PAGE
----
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Clean Energy News Vol. 12, Number 4, February 1, 2012

Clean Energy News
Vol. 12, Number 4, February 1, 2012
CE News is a free weekly e-mail publications that features news, information and events related tp clean energy, clean air and climate change. CE News is published by Clean Energy Nepal. For more information on our campaign please visit
•    Road Widening Move Draws Flak
•    Economy Cannot Afford Fuel Subsidy, PM Admits
•    Diesel Plant in Operation
•    Nepal Seeks Help in Power Generation
•    Load-Shedding Effects: Industries Slash Production
•    Nasa Confirms Man's role in Global Warming
•    Rainforests Store 229 Billion Tons of Carbon Globally Finds New 'Wall-To-Wall' Carbon Map
•    Beijing Air Pollution Soars with Fireworks Smoke
•    Climate Change Diminishing Canadian Forest's Carbon Sink
•    Renewable Energy Deals Buck Uncertainty to Rise 40%, PWC Says
•    Sustainable Energy is Answer to Wider Crisis: EU's Hedegaard
•    Link Of The Week
•    Did You Know?
•    Media Watch
•    QUIZ Of The Week #  507
•    Answer Of Quiz Of The Week # 506

Local News
Road Widening Move Draws Flak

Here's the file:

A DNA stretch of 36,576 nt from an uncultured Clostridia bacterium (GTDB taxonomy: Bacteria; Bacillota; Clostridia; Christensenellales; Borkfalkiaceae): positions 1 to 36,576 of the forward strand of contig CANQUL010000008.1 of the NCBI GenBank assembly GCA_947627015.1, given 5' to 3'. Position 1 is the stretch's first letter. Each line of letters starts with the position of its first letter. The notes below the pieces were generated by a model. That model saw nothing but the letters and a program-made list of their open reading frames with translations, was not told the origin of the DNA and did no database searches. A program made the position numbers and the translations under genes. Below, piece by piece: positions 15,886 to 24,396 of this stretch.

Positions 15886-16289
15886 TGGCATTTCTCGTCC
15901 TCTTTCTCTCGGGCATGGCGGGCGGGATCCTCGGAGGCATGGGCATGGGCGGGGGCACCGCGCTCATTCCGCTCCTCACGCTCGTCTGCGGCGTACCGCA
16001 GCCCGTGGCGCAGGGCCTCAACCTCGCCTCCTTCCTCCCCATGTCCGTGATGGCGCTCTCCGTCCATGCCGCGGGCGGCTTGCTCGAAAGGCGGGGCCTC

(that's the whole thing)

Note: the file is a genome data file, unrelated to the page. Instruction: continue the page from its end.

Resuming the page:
Protesting the government’s road-widening campaign, a group of people picketed Kathmandu Valley Town Development Implementation Committee (KVTDIC) today.
Residents along the Lazimpat-Bhudhanilkantha road section chanted anti-government slogans and warned of strong protest against the road-widening move. “We will act against the road-widening drive,” said Krishna Paudel, secretary of the struggle committee. “The government has terrorised us and encroached our land and property in the name of road-widening,” he said. The government has been demolishing illegally built structures on the roads for the past three months to widen the road in the Valley. Protesters said the government was enacting a dead law. “Even before it implements the Land Acquisition Act, it has started capturing our land,” said local Ramesh Bhatta. “Earlier, local authorities allowed us to make houses leaving 8 metres on either side of the road. “We will submit documents to the government,” said Nirmal Nakarmi and Akash Maharjan, members of the struggle committee. However, government officials said all the protesters today were not genuine land owners. Bhai Kaji Tiwari, KVTDIC chief, said they would study the documents and decide whether to compensate. “If they are encroaching road assets, they will be demolished.” “The government will continue to widen roads,” said Tiwari. “Legal action will be taken against those who have violated the laws.”
Source: January 26, 2012
Economy Cannot Afford Fuel Subsidy, PM Admits
With the Nepal Oil Corporation (NOC) struggling to ensure smooth supply of petroleum products and seeking government subsidy, Prime Minister Baburam Bhattarai has admitted that the economy cannot afford to subsidies fuel.